Transgenic Animal Models of Cardiac Channelopathies: Benefits and Limitations

  • Katja E. OdeningEmail author
  • David Ziupa
Part of the Cardiac and Vascular Biology book series (Abbreviated title: Card. vasc. biol.)


Ideally, studies investigating pathophysiological mechanisms of human arrhythmia disorders should be performed in human subjects, their hearts, tissue, and cells. Human cardiac tissues, however, are not easily accessible to experimental electrophysiologists. Therefore, transgenic animal models (mouse, rabbit, and pig) mimicking (several aspects of) the human disease phenotype have been generated and utilized to gather mechanistic insight into cardiac channelopathies.

In this overview, we summarize advantages, limitations, and translational value of the different available genetic animal models (mouse, rabbit, and pig) for potassium channelopathies (long QT syndromes), sodium channelopathies (LQT3, Brugada syndrome, cardiac conduction disease, and overlap syndrome), and catecholaminergic polymorphic ventricular tachycardia (CPVT).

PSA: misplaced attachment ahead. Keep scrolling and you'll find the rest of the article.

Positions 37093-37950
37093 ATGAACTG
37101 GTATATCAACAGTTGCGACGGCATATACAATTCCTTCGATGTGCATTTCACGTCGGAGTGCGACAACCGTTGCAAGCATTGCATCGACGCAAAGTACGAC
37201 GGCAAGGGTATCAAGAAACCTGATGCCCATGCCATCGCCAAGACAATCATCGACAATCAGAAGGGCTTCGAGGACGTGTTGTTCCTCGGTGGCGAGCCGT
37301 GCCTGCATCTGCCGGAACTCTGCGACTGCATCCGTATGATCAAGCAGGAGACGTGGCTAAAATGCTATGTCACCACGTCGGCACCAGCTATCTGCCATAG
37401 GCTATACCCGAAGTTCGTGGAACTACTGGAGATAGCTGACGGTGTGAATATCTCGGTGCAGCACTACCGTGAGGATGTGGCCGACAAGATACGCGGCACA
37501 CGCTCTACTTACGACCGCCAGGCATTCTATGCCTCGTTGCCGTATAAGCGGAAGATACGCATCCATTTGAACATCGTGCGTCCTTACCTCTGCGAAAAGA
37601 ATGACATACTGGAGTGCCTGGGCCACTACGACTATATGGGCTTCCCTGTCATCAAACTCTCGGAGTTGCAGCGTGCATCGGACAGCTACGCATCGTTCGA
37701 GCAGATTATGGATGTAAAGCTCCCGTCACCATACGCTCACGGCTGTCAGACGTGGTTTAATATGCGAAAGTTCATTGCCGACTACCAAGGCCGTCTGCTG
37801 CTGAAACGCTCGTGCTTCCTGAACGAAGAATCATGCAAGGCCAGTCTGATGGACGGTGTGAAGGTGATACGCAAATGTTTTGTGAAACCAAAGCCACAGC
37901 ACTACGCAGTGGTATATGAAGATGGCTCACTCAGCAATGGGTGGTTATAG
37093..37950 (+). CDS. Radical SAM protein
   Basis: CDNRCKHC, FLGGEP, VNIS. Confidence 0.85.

Compliance with Ethical Standards

Sources of Funding


Conflict of Interest

Katja E. Odening and David Ziupa declare that they have no conflict of interest.

Ethical Approval

All animal studies summarized and reviewed in this article were conducted based on international, national, and/or institutional guidelines for the care and use of animals.


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© Springer International Publishing AG, part of Springer Nature 2018

Authors and Affiliations

  1. 1.Department of Cardiology and Angiology IHeart Center University of FreiburgFreiburgGermany
  2. 2.Faculty of MedicineUniversity of FreiburgFreiburgGermany
  3. 3.Institute for Experimental Cardiovascular MedicineHeart Center University of FreiburgFreiburgGermany

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